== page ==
The relation between workload and human performance is not linear; too small a workload can be as detrimental as an excessive workload. An excessive workload occurs when performing a task requires more resources than are available, resulting in reduced performance. An increase in the workload can be caused by various factors, including an operator’s level of experience. Indeed, novices experience higher workload than experts when performing the same task.Footnote 43 Expert pilots encountering an unfamiliar situation will also experience an increase in workload.
A marked increase in workload can limit attention span, increase stress, and reduce working memory.
1.18.7 Divided attention
Attention is a limited cognitive resource. When a task requires a person to pay attention to several aspects of the environment, or if more than one task needs to be completed simultaneously, attention is divided. However, divided attention comes at a cost: typically, the performance of one task or both tasks will be negatively affected.
1.18.8 Development of adaptations
An adaptation is a practice that consists of intentionally deviating from rules, instructions, or procedures. While policies and procedures are prescribed in order to set boundaries for safe operations, individuals may experiment with the boundaries in order to become more productive or obtain some other benefit. This leads to adaptations of procedures and a shift beyond the prescribed boundaries described in company operating procedures toward unsafe practices.Footnote 44
An examination of the wreckage showed no indication that an aircraft system malfunction contributed to this occurrence. The analysis will focus on the factors that contributed to the aircraft departing controlled flight.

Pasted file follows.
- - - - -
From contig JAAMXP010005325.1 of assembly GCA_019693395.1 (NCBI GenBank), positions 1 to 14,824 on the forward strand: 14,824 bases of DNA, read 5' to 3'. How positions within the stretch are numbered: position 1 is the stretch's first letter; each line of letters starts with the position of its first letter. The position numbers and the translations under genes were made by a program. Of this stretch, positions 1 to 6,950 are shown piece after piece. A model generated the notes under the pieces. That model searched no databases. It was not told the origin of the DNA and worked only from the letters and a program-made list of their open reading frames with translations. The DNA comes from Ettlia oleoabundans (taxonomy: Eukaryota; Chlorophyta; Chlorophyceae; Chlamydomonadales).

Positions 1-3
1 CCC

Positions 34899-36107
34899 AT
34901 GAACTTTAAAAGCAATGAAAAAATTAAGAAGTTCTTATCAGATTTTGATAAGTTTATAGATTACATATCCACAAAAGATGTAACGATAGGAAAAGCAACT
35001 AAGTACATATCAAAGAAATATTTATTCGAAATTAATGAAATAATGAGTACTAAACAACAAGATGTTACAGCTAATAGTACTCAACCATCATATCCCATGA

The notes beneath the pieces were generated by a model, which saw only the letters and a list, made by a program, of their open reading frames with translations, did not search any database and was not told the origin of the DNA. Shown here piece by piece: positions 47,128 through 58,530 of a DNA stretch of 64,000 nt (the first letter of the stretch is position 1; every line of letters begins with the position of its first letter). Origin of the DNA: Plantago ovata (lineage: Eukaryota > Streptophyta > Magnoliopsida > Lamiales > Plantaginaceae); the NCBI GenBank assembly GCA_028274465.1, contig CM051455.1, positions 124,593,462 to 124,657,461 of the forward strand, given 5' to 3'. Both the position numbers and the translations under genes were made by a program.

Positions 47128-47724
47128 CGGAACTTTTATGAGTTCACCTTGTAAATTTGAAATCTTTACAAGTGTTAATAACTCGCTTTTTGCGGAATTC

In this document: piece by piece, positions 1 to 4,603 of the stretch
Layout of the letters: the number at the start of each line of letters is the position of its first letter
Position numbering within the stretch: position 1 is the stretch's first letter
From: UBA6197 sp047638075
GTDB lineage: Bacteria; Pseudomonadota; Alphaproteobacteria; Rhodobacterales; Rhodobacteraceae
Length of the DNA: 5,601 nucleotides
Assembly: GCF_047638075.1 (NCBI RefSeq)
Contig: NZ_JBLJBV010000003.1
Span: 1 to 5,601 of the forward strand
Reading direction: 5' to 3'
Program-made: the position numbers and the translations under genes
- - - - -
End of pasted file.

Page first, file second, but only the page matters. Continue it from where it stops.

2.1 Arrival at the fire and the aborted drop
Aerial firefighting is a high-risk, workload-intensive activity. Pilots need to divide their attention between flying the aircraft, monitoring their environment, and communicating with others to synchronize their work. In this occurrence, the pilot’s workload was increased even more by the environmental conditions (e.g. smoke, wind direction) and, in particular, the steep terrain. In the presence of a novel situation, pilots cannot rely on past experiences to guide their decisions. Therefore, each decision requires more cognitive resources than usual. Both workload that is too high and divided attention are known to hinder performance.
As the occurrence aircraft (Tanker 624) arrived at the fire for the 4th drop of the day, the pilot entered the circuit on a slant final. As a result, there was now less time for the pilot of Tanker 624 to complete the required checklist items, program the Fire Retardant Dispersal System, and align the aircraft for the drop.